“Since we decided a few weeks ago to adopt the leaf as legal tender, we have, of course, all become immensely rich.”
The Restaurant At The End of The Universe, Douglas Adams
Post World War II, there was a system known as Bretton Woods, which was the last remains of the pre-war gold standard. Under this system, US dollars were convertible into gold, and the dollar acted as the worlds reserve currency. Bretton Woods had many flaws, not least the greater inflation it allowed compared to the pre-war standard, but it could be argued that at least it was planned before being implemented. The current system we have has no such defence.
Over time, the US gold reserves dwindled, and selling them at the agreed fixed price of $35 an ounce was no longer possible. The date 15th August 1971 isn’t one that is terribly well known, but it’s a key date in the economic history of the world. On this date, Richard Nixon effectively ended the Bretton Woods system by declaring that the US would no longer honour the agreements and stopped selling the gold. Despite all the focus on the Watergate scandal, this act of Nixon’s administration has had far wider and longer-lasting consequences.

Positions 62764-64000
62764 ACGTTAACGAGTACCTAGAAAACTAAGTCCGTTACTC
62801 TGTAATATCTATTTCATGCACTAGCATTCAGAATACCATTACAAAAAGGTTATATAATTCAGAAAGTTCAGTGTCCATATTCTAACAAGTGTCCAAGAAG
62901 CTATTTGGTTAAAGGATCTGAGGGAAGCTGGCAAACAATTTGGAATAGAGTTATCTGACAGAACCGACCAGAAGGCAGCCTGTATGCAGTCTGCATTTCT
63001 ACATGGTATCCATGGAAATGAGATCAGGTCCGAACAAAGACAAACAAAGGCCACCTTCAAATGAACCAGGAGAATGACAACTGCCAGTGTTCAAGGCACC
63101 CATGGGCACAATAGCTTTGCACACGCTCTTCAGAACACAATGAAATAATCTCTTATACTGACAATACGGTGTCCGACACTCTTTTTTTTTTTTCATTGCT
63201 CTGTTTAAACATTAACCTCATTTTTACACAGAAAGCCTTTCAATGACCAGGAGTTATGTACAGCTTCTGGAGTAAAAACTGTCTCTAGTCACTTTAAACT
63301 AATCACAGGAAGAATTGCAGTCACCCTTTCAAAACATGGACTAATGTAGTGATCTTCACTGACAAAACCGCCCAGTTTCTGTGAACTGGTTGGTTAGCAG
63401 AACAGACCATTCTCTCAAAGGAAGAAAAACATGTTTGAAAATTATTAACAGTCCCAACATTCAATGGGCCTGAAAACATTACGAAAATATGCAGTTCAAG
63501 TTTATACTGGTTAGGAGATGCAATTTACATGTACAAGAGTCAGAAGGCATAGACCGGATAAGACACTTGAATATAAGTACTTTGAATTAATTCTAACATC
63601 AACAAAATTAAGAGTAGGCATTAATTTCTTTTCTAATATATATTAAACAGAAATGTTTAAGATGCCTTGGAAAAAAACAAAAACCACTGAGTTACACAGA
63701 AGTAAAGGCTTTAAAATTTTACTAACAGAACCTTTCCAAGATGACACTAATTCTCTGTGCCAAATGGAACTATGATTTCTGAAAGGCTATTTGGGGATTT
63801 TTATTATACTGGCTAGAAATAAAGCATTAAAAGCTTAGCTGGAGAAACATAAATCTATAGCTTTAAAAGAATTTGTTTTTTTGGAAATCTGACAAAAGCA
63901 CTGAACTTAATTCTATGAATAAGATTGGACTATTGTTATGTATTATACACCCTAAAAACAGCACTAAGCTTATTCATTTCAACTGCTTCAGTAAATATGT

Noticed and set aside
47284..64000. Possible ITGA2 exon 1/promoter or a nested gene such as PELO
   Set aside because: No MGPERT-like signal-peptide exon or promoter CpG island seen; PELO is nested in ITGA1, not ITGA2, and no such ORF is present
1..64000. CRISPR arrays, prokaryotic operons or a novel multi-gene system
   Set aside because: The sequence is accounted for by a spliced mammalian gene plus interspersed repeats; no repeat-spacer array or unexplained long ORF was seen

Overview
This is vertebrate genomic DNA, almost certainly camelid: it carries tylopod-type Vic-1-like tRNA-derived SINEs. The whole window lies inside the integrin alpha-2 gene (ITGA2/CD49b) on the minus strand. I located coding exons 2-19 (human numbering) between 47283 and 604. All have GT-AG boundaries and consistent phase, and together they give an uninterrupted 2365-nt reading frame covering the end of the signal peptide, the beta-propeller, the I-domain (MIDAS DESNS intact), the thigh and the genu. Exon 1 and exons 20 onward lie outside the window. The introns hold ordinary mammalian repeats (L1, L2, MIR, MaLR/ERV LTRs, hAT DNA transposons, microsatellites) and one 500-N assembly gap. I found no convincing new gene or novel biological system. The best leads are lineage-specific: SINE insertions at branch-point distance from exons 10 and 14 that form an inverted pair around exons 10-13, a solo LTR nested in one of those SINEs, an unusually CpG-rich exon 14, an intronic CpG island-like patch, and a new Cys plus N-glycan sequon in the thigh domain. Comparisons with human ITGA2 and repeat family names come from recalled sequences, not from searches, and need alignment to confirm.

Fiat currency is now global – there is nothing backing up the money supply, and central banks can inflate to their hearts content. Individual countries had experimented with fiat currencies in the past but this has never happened before on a global scale. Economists now love to talk about how we can’t go back to the gold standard – but our current system wasn’t planned or debated, it wasn’t voted on by politicians nor by the people in a referendum. The fundamental basis of our economy, money, was decided by an executive decision.
As Detlev Schlichter explains in Paper Money Collapse, no fiat (or “paper” money) system has ever been successful long term. They have either collapsed in chaos, or a decision was taken to revert to some form of commodity based money before things got out of hand. Throughout nearly all of human history, gold or silver has been used as money. Are we arrogant enough to think that our worldwide experiment with fiat money will last? In the 42 years it has so far lasted, we have had many financial crises, an ever growing pile of debt (both private and government), and the highest sustained inflation ever seen.
The pound sterling has lost 90% of its value since 1971. And this is the system economists tell us is the best one?